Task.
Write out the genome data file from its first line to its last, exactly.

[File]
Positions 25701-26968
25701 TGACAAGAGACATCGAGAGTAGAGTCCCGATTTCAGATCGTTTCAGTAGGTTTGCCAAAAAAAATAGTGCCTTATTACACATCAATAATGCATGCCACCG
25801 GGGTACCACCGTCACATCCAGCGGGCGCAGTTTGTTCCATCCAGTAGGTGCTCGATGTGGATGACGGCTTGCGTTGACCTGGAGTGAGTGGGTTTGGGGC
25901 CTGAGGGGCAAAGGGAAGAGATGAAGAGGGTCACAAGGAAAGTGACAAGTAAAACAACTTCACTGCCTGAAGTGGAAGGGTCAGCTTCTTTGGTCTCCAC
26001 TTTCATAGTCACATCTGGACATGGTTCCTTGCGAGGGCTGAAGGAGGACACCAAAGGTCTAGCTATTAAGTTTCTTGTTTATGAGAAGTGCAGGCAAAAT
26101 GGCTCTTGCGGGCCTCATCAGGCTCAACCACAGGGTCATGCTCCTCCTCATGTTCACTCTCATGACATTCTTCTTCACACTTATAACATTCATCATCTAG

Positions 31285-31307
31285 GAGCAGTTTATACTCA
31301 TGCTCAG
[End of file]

Positions 25701-26968
25701 TGACAAGAGACATCGAGAGTAGAGTCCCGATTTCAGATCGTTTCAGTAGGTTTGCCAAAAAAAATAGTGCCTTATTACACATCAATAATGCATGCCACCG
25801 GGGTACCACCGTCACATCCAGCGGGCGCAGTTTGTTCCATCCAGTAGGTGCTCGATGTGGATGACGGCTTGCGTTGACCTGGAGTGAGTGGGTTTGGGGC
25901 CTGAGGGGCAAAGGGAAGAGATGAAGAGGGTCACAAGGAAAGTGACAAGTAAAACAACTTCACTGCCTGAAGTGGAAGGGTCAGCTTCTTTGGTCTCCAC
26001 TTTCATAGTCACATCTGGACATGGTTCCTTGCGAGGGCTGAAGGAGGACACCAAAGGTCTAGCTATTAAGTTTCTTGTTTATGAGAAGTGCAGGCAAAAT
26101 GGCTCTTGCGGGCCTCATCAGGCTCAACCACAGGGTCATGCTCCTCCTCATGTTCACTCTCATGACATTCTTCTTCACACTTATAACATTCATCATCTAG

Positions 31285-31307
31285 GAGCAGTTTATACTCA
31301 TGCTCAG